Two Monks Roll Up the Bamboo Blinds
The monks gathered in the hall to hear Master Hogen of Seiryo give teisho before the midday meal. Hogen pointed to the blinds. At this two monks went to the blinds and rolled them up alike. Hogen said, One has it; the other has not."
Tell me, which one has it and which one has not? If you have your Zen eye opened at this point, then you will know how Master Seiryo failed. Be that as it may, you are strictly warned against arguing about "has" and "has not."
- When they are rolled up, bright and clear is the great emptiness. The great emptiness does not yet come up to our teaching. Why don't you cast away emptiness and everything? Then it ucid and perfect that even the wind does not pass through.
When we sit all day together like this, with such intensity, often with physical pain or emotional difficulty of one kind or another, we may very well have all sorts of thoughts of "has" or has not." Last period I was very focused, but now my mind keeps wandering, or maybe you imagine me thinking some of you are doing a good job, and others not - some version of pride or self criticism. If we're honest with ourselves, we all spend a lot of our time worrying how we're doing, caught up in some mind game of "has or has not." Yet in this story, the monks are said to have rolled the blinds up "alike." Now, we shouldn't get the idea that Master Hogen somehow is seeing into the minds of the two monks, and is somehow able to tell that one is doing his job with complete attention, and the other is being just a little bit lackadaisical, or some such thing, that isn't the point here. They really are doing exactly the same thing, and that gives Hogen an opportunity to teach us all something about the true nature of "has" and "has not." Look carefully at the two things Hogen does in this story, first he wordlessly points; second he speaks about "has" and "has not." One finger pointing, words making distinctions, what is the real relationship between these two?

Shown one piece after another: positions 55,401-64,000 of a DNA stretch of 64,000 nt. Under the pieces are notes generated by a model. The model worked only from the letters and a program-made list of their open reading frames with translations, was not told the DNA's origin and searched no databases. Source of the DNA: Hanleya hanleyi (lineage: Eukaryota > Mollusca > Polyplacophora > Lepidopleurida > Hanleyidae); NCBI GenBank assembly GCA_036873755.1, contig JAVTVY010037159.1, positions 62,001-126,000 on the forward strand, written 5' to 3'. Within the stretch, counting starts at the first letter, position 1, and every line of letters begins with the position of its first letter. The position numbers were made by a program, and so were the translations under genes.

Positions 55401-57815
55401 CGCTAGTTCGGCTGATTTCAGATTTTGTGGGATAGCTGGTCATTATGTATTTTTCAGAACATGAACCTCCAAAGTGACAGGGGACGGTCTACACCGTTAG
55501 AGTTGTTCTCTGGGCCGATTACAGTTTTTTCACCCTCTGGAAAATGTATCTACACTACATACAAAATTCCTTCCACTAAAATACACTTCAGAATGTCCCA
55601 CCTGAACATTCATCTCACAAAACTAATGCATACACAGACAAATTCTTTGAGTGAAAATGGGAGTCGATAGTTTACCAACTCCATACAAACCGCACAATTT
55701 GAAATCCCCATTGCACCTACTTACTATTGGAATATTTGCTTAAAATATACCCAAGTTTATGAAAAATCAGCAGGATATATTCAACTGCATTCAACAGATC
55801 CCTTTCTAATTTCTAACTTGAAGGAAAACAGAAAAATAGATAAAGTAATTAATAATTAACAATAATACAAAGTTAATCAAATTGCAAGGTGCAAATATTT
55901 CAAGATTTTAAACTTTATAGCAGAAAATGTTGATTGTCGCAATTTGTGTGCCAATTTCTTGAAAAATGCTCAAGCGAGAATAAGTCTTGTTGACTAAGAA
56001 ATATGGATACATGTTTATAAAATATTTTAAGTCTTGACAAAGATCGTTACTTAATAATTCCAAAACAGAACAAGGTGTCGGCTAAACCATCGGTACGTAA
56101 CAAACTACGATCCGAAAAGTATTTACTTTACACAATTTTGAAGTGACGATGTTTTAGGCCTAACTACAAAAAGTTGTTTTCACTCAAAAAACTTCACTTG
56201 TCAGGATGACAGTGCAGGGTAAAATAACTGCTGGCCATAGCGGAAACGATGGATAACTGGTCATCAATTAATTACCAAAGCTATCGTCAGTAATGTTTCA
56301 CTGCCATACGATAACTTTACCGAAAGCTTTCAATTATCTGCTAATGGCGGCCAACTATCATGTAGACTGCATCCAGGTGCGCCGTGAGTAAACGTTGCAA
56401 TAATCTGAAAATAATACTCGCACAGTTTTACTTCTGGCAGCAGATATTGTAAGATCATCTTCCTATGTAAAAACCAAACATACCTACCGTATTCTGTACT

The fact that what the monks are doing is rolling up blinds also has an interesting connotation in this context. Because blinds separate the inside and the outside, don't they? And by rolling them up, we're symbolically eliminating a boundary, making inside and outside one, revealing the sky - as Mumon says in the first line of his verse: "When they are rolled up, bright and clear is the great emptiness." That emptiness is the backdrop for this little drama of "has" and "has not." In a way, this what we do when we sit and label our thoughts, we set them against this great backdrop. Thinking I'm doing well, thinking I'm messing up, over and over we practice seeing these thoughts as thoughts, each just the momentary manifestation of our mind, and of our life, and of Life itself. We're not trying to making them go away, we just want to see them for what they are, as thoughts. The second line of Mumon's verse reads: "The great emptiness does not yet come up to our teaching." Why is that? It would be as if we all decided to go out and spend the day at Yankee Stadium, and just sit in our seats and look up at the sky. That might be very beautiful for a while, but if we wanted to play baseball, we'd have to divide up into teams, get something small and round for a ball and something long and hard for bat, and play a game that involves losing and winning. The sky knows no distinctions, but distinctions are what baseball is all about. And yet the game is played with that vast empty sky up there as the backdrop.
Sometimes we may imagine we should be able to completely empty our minds of all thoughts., all judgements, and all opinions, get rid of them, once and for all. But while we may have moments like that, it would literally be inhuman not to return to our ordinary minds which have thoughts and make distinctions all the time -though it is all too human to keep dreaming of some world or another of perfection. But if we do, we miss what Hogen is trying to tell us, that these two worlds are really just one world, this world, from which the sky never disappears, even when the blinds are rolled down. I'll end by reading another teacher's poem on this case, and then you all can come into daisan and we'll see whether you understand it or not.
Don't be overjoyed at right
Don't be distressed over the wrong.
For the ancient masters, things are like flowers and blossoms; Peach blossoms are red, plum blossoms are white, and roses are pink.
Though I ask the spring breeze why they are so, it knows nothing.